Fitting the new inverter now demanded some attention, so the old one was removed and some thought had to be given to how to fit the new one, because these things are never straight forward. Not starting the job until late afternoon, I was considering several ways of fitting the heavy duty battery leads, because the ones already connected were too short to reach the battery. If I could undo the cable clamps, I could then use the existing cables, but undoing the clamps was the problem without the right sized large spanner.
At six pm, I had had enough, so walked up to the social Club for a pint, but it did not open until 7pm, so that was that. I made up a Thai chicken curry, which would probably do five meals in total – far too much; however, if I froze some, I could eke it out over the week, rather than eat it every evening.
Wednesday 5th October.
Having slept on the problem, I now came up with two solutions. The first was to join the two cables together, with the joint encased in heat shrink sleeving, but that might involve some voltage drop. The second was to beg or borrow a suitable spanner. Maffi was the first port of call and he had an adjustable that I could use.
Knocking on the boat later, he said he couldn’t find it, but the basin wrench in his hand was the correct size and sure enough it pitted perfectly, so now I could connect the original cables and keep the length shorter.
Working in the confined space beneath the back steps was almost a Houdini affair, trying to avoid standing on the plastic water pipes as well as reaching all necessary parts. Eventually it was in place, with just the mains lead to connect to the special plug. However, when the time came to plug into the fixed socket on the bulkhead, the mains lead was too short. Not to be denied this final moment of success, I unscrewed the socket from the bulkhead and could now fit the plug into it – bingo! It worked fine, although there was a last minute panic when all the LEDs came on together. I think that this is an indicator, similar to a car dashboard, where everything illuminates to indicate that all is working. Just need to fit a longer lead now and all will be completed – well almost. The remote switch needs fitting below the instrument panel, which will mean cutting a larger hole in the bulkhead and without a jig saw, it could be time consuming and end up with a ragged hole.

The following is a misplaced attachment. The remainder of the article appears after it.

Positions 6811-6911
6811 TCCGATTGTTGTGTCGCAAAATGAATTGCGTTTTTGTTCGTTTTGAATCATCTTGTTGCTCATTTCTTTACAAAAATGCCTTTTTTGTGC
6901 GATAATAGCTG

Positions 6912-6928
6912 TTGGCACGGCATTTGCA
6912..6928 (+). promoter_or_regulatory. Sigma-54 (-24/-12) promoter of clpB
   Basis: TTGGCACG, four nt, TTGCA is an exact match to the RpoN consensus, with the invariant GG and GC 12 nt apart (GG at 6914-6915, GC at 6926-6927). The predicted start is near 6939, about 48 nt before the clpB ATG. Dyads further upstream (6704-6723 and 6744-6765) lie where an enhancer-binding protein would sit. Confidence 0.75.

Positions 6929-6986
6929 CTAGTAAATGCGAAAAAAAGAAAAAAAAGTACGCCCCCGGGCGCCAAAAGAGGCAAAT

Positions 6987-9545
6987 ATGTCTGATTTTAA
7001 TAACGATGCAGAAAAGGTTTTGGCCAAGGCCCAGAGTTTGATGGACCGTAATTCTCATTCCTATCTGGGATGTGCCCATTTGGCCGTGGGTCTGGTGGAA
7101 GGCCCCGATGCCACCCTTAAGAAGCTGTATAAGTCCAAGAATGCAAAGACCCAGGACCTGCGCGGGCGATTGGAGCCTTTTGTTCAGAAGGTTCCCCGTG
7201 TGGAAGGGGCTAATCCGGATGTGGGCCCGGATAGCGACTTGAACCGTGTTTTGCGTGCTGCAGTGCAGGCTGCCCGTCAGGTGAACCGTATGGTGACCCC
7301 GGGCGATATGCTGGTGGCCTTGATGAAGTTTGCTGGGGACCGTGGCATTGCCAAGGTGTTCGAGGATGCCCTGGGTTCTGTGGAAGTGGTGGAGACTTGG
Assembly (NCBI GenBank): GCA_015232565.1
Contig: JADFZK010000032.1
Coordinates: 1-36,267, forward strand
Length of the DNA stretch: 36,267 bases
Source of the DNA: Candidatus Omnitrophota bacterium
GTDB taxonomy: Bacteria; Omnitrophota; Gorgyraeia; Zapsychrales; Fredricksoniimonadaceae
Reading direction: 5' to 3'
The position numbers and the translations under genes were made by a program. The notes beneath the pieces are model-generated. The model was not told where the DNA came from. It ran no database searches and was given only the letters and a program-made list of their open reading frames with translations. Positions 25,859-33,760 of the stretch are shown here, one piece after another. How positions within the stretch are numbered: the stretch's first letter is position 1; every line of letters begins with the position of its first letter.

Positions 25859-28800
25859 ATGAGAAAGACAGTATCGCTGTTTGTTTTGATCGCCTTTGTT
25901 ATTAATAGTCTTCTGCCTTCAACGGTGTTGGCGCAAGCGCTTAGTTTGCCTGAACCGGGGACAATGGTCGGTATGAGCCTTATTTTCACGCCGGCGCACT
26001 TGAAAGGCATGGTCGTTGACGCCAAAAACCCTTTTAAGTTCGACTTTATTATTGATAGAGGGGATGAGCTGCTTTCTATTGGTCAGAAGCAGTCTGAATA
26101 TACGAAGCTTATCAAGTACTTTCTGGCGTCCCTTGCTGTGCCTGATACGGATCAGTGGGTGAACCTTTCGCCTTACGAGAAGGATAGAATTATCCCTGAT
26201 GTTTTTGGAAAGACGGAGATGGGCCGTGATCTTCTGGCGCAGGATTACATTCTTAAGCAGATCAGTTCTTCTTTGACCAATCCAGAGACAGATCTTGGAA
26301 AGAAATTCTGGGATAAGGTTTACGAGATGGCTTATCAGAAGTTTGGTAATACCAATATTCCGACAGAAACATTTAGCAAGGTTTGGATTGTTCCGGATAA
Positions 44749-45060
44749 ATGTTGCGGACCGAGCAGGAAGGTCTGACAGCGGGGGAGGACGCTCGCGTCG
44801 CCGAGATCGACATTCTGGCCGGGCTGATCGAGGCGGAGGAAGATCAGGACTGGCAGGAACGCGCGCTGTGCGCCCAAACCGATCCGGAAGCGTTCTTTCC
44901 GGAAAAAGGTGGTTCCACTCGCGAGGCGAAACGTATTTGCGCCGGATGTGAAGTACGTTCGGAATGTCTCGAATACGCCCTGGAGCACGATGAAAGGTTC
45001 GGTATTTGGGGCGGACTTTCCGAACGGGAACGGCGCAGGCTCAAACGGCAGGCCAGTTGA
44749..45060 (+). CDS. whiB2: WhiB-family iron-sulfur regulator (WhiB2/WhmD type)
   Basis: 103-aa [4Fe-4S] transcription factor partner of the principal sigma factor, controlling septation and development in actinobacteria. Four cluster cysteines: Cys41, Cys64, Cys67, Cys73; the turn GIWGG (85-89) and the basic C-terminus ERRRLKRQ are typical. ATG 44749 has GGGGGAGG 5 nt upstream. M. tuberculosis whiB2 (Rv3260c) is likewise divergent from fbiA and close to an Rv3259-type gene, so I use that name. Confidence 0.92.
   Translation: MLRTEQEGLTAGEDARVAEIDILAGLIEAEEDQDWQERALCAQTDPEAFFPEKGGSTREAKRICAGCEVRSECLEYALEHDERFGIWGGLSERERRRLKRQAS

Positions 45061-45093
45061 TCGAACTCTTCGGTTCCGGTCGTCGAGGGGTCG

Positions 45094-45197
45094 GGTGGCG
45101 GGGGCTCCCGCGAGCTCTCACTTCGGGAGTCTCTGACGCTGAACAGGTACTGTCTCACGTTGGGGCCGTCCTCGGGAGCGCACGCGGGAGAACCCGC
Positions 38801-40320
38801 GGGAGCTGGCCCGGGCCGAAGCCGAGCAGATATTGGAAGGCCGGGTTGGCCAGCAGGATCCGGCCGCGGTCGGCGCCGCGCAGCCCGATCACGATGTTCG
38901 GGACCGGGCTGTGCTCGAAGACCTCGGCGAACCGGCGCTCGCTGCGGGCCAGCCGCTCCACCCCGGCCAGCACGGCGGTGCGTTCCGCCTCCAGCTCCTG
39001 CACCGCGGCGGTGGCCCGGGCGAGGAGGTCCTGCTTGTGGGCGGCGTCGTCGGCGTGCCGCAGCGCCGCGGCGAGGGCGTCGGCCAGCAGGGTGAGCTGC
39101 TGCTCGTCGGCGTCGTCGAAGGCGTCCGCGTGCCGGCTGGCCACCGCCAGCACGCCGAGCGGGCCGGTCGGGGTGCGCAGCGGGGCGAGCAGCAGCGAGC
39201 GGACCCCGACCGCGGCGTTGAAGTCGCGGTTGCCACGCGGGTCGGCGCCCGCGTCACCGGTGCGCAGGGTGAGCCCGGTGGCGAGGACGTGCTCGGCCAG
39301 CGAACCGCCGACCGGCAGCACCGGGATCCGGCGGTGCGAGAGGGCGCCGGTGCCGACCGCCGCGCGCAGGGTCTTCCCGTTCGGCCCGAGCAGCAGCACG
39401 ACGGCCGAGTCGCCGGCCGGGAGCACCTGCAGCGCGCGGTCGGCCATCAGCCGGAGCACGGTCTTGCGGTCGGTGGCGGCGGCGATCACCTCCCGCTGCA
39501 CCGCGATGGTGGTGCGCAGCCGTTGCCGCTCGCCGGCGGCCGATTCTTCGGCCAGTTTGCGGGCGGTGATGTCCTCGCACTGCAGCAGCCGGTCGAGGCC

Thursday 6th October.
Another chilly start to the day, but after a while the sun appeared and cheered things up considerably. I walked into the shopping area and patronised Poundland, which is unusual for me. Then it was off to Robert Dyas for a longer mains lead – 3m this time. The guy who served me said that he had turned off the anti-theft device at the entrance, because the coil of wire would set it off, as well as in other shops – now that was news to me.
On the way back to the mooring, I bumped into Vic again in the market place. He had come by car of course and Lindy Lou was still at Fenny, where we met in the pub.
A boater appeared on the scene the day before, asking if I was leaving tomorrow and if so, would I wait until he brought his boat up from below the lock. The reason being that his engineer would be arriving the next day and need to park his van on that side. We agreed to the arrangement and I moved up to the winding point to turn the boat and then moor up on the other side of the cut, which saved me the walk across the bridge to the shopping centre.
Later in the day, I asked Maffi if he would see me through the lift bridge and then the lock, which he was happy to do. Molly, his dog, came to of course.
Strange tender to this boat.
I completed wiring the mains lead and fitted it and the plug to the bulkhead, so just the remote to do at a later stage.
This boat owned by an ex teacher and ex civil servant. Last seen two years ago at Rugeley.
Do you know what the initials stand for?
Friday 7th October.
It was a rude awakening this morning at 05.00, when the local Swan Foundry started up the furnace and associated fans, before continuous hammering of moulding flasks to extract the previous day’s castings. It would seem from their web site, http://www.swangroup.co.uk/news.php?s=british-airways-i360 that Swan have associations with the British Airways i360, that has just been completed in Brighton. Having moored opposite the foundry on previous occasions, the early start was as expected.
A lazy morning doing very little, watching most boats pass me at speed, rattling the boat against the bank, despite yacht fenders and tight lines. About one in ten took it gently, as it should be done. Why are people so bloody inconsiderate?
Time for another food shop at Morrison’s, just to vary my diet of Thai chicken curry over the next few days.